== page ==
Evenly and equally spaced sets are the nontrivial topics of GRE and GMAT. Each test aspirants baffle at least once while encountering sets; even and equal spaced sets. There is a fundamental difference between an evenly spaced and an equally spaced set.

Leave no room for confusion on exam day and read this article thoroughly.

**Evenly Spaced set**

An evenly spaced set is also known as symmetric distribution. In an evenly spaced set, the data points lie at the same distance from the median. Also, the mean is equal to the median for evenly spaced sets; then for any element larger than the median, there is another element in the set which is equally far below the median, and if you were to remove those two elements, the set which remains would still be symmetric about the original median.

Let’s consider the following examples of evenly spaced sets.

**Set A: {1, 2, 3, 4, 5}**

** B: {1, 1, 1, 10, 10, 10}**

** C: {1, 5, 5, 5, 9}**

All these sets are evenly spaced with the same mean and median. For example, in set A, the mean and median are 3. Each data point on both sides of the mean is fixed or the same; the difference of 2 and 4 from the mean (3) is the same (1).

The same is true for sets B and C. However, the set below is not symmetric;

**{1, 1, 5, 5, 9}**

### Things to remember for evenly spaced set (symmetric distribution).

- Mean= median
- Data points from mean is same or at same distance from mean.
- Data values can be at fixed distance/difference from each preceding value or can be any pattern such as set B.

In any symmetric set, the median and the mean are equal. As a consequence, the mean and median of any equally spaced set are equal. Further, in any symmetric set, the mean and median are both equal to the average of the smallest and largest elements (or indeed to the average of any ‘symmetric pair’ of elements in the set). Note that the reverse is not true: if the mean and median of a set are equal, that is no guarantee that the set is symmetric. For example, the mean and median of the following set are equal:

**{1, 4, 5, 7, 8}**

but the set is not symmetric.

**Equally Spaced Set:**

GRE and GMAT normally use equally spaced sets. An equally spaced is a subset or part of an evenly spaced set. This type of set is equally spaced if the terms in the set are arranged in increasing order and the difference between consecutive terms is equal to some fixed constant. Consider following examples of equally spaced sets:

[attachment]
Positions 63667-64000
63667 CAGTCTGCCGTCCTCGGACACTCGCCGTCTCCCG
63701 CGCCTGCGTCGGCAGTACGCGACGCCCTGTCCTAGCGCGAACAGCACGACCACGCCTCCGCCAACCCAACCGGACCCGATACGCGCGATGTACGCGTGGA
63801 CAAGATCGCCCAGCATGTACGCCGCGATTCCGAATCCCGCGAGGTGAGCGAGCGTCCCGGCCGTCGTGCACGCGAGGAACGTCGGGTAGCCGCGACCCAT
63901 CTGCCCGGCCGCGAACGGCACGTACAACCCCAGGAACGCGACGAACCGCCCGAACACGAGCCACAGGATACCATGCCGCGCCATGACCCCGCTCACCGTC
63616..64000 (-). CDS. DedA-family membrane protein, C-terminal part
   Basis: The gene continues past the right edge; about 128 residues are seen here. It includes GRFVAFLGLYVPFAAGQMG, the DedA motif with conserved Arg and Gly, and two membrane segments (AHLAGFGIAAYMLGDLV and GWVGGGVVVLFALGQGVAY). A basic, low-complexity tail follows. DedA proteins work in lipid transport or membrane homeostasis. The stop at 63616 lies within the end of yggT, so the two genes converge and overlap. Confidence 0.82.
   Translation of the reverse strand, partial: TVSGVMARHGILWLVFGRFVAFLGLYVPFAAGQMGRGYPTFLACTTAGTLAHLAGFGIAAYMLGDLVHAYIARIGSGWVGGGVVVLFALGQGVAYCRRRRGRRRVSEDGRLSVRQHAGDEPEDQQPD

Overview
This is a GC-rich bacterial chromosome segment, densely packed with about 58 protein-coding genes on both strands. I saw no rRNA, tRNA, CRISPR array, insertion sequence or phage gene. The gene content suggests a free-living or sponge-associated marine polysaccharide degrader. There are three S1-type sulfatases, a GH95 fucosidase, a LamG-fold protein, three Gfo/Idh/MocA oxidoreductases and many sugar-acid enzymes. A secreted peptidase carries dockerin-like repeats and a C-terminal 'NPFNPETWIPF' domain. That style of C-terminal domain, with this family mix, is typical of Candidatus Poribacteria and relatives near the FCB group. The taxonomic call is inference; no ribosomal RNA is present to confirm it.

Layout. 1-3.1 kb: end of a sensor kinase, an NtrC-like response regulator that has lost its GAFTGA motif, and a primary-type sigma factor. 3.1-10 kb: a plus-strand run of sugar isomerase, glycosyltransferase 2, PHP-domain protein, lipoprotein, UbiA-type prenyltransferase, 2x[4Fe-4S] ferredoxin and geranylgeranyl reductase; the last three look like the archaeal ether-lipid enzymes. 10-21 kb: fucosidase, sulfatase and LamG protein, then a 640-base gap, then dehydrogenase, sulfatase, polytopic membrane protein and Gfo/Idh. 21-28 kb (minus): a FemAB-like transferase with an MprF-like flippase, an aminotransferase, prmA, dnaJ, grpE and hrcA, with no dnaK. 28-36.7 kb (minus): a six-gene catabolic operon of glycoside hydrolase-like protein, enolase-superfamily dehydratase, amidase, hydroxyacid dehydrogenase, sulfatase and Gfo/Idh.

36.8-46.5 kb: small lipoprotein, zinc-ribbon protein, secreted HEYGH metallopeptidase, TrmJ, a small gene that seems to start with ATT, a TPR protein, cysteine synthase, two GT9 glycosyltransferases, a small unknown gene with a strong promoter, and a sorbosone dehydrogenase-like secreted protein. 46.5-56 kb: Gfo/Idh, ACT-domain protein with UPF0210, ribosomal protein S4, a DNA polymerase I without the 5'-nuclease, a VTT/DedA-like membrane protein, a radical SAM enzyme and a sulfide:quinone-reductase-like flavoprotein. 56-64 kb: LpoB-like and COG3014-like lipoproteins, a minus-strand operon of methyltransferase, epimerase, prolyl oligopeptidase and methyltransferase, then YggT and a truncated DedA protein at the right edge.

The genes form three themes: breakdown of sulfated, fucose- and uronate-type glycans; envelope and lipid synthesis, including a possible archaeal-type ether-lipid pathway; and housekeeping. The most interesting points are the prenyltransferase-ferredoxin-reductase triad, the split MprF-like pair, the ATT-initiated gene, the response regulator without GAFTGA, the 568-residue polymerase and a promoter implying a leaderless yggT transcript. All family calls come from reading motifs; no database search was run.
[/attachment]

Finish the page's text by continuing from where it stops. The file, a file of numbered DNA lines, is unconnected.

** {1, 2, 3, 4, 5, 6}**

** {9.9, 10, 10.1, 10.2}**

**{110, 180, 250, 320, 390}**

In the first example above, the difference between consecutive terms is always equal to 1; in the second example, that difference is equal to 0.1, and in the third example, that difference is equal to 70. We will call the difference between consecutive terms in an equally spaced set the space or spacing of the set. The phrase ‘equally spaced’ is not a phrase you’ll ever see on the GRE & GMAT – it’s just a convenient and simple way to describe a type of set that appears frequently. The technical term used in mathematics to describe an equally spaced set is an ‘arithmetic progression’, or ‘arithmetic sequence’. The GRE & GMAT won’t ever use these phrases either (unless their definition is provided within a question); I only mention them because they appear in some prep books and on internet forums.

Most Common equally spaced sets(Consecutive Integers) Many familiar sets are equally spaced, particularly sets that we encounter in Number Theory. Any set of consecutive integers, consecutive even or odd integers, or consecutive multiples of any integer m is always equally spaced. We even see equally spaced sets when dealing with remainders. If, for example, you were to list, in increasing order, all of the positive integers which give a remainder of 3 when divided by 11, that list would be equally spaced (the spacing would be 11):

3, 14, 25, 36, 47, 58, . . .

### Things to remember for an equally spaced set:

Equally spaced sets are always symmetric, but as can be seen from the examples above, many symmetric sets are not equally spaced.

- All evenly spaced sets are defined if these 3 things are known: 1) The
**smallest**or**largest number**in the set. 2) the**increment.**3) the**number of items**in the set.

- The
**Arithmetic Mean (ave.)**and**median**are**equal**in evenly-spaced sets

**Mean**and**median**of the set are equal to the**average**of the FIRST and LAST terms in the set.

i.e.**Mean = (First + Last) / 2**

**Sum**of the elements in the set equals the**arithmetic mean (ave.)**number in the set times the**number of items**in the set.

e.g. Sum = Average x N (where N is the number of items)

- Number of items in a consecutive set:

For Consecutive Integers: **N = (Last – First + 1)** where N is the number of items in the set. You have to be inclusive of extremes. E.g. the number of integers between 6 and 10 is not 4, it is 5 {6,7,8,9,10} because both extremes (i.e. 6 and 10) must be counted.

- For Consecutive Multiples:
**N = {(Last – First)/Increment }+ 1**

#### Example

For Example: Set= 2 + 4 + 6+8…………250

Given set is evenly Spaced set with the increment 2

(i) Let’s calculate the Mean of above set : (2 + 250)/2=126

(ii) Number of terms = {2,4, 6, ……250}

= {(250-2)/2} + 1

=124+1

=125

Sum = Mean * number of terms in the given set

126*125

=15,750

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